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Breaststroke - Pull Buoy Kicking

Posted by Barbara Hummel on Jan 28, 2005 12:01PM

If you think pull buoys are just for pulling, you'll get a real KICK out this new series of drills. It's time to take a fresh look at your favorite pool toy.

If you're like most swimmers, you LOVE your pull buoy. It's the first piece of equipment to get stuffed into your mesh bag, and you love it when Coach assigns a long, hypoxic pull set. But there are other ways to use your favorite piece of equipment. KICKING is just one of them.

Why Do It:
Kicking breaststroke with a pull buoy has benefits for every level of swimmer. If you're just learning breaststroke, kicking on your back with a pull buoy allows you to focus TOTALLY on your legs, ankles, and feet because you don't have any worries about getting air. It allows you to peek down and see that your knees aren't coming up too high. It ensures that you'll learn a narrow recovery (rather than a spider-like recovery), and it helps to eliminate the dreaded scissors kick that plagues many young swimmers (and a few Masters swimmers, too!).

For more advanced swimmers, kicking breaststroke with a pull buoy helps you develop a narrow recovery of the legs, and helps you focus on pushing water with the INSTEP portion of your foot. If you don't use the INSTEP when you do this drill, you'll find that you go nowhere.

Pull Buoy Kick Drill
How To Do It:
1.
 Hold your pull buoy between the thighs, just as you would for a pull set. You'll find that, for kicking, a one-piece pull buoy (such as the Zura Team Pull Buoy) is a little easier to hold in place than a two-piece pull buoy.

2. Push off on your back with your hands at your sides, and start kicking breaststroke. You'll quickly realize that you have to turn out your ankles and push with the instep to get any power. If you don't go anywhere at first, be patient and keep working on turning out the ankles. The swimmer in the photo is a national-level, age-group breaststroker, and he can touch his heels to his fingertips. This is something to work toward as you do the drill.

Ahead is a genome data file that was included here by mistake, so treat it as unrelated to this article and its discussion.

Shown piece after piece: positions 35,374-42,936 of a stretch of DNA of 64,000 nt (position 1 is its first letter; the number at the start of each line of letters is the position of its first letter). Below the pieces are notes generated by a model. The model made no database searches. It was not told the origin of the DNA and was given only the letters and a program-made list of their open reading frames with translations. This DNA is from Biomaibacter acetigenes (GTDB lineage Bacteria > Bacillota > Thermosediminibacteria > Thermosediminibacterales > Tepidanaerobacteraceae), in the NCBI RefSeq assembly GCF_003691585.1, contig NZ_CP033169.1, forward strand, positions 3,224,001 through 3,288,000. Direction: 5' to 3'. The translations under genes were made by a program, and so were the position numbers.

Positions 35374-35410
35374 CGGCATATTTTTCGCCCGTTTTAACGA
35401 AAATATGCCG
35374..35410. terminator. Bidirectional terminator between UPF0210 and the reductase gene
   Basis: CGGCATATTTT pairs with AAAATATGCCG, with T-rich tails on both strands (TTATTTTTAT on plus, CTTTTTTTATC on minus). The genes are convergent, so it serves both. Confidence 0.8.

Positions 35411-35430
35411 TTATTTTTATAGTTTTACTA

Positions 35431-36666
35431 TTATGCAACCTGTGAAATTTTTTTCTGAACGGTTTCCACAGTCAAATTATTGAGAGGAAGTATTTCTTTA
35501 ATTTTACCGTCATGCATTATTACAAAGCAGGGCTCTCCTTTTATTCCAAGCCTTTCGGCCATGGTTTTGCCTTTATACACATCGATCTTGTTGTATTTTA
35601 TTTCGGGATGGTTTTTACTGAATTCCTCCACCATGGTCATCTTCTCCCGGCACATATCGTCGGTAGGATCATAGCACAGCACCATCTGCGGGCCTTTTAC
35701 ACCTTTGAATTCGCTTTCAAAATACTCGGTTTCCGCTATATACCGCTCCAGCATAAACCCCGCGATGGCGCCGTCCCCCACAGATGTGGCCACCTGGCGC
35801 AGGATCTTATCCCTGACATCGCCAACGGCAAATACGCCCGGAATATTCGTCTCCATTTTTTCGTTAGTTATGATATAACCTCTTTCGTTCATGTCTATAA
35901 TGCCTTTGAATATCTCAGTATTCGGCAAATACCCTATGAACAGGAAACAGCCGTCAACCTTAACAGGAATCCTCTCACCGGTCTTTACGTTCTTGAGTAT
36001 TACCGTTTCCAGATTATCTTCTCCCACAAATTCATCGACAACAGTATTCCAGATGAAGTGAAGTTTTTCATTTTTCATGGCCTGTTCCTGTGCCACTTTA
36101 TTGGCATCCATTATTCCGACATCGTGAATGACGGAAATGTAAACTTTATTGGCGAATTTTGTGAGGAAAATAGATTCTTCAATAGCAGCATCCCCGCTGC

If your pull buoy keeps popping out, it usually means that you're letting your knees separate too much on the kick. Just be patient and try again, A narrow kick uses slightly different muscles than a wide kick, so you have to gradually awaken and strengthen the new muscles. Keep in mind that you won't SWIM breaststroke with your knees locked together like this (they'll naturally separate when you take off the pull buoy), but using the pull buoy is a good way to awaken the right muscles for a powerful kick.

3. Once you've mastered this drill with hands at your sides, try it with your arms in streamline.

4. Finally, flip it over and swim whole-stroke breaststroke, but with the pull-buoy still in place. This will help you work on a lot of things in your stroke: Keeping the feet together with toes pointed during the recovery - Hiding the feet and calves behind the thighs during the recovery - Using the insteps to push water.

How To Do It Really Well (the Fine Points):
1. Try to touch your heels to your fingertips on each kick. This will allow you to get maximum leverage and power.

2. When you go to whole-stroke breaststroke with the pull buoy, focus on getting the hips up and over after each kick, and focus on riding in perfect streamline after each stroke.






Archived Comments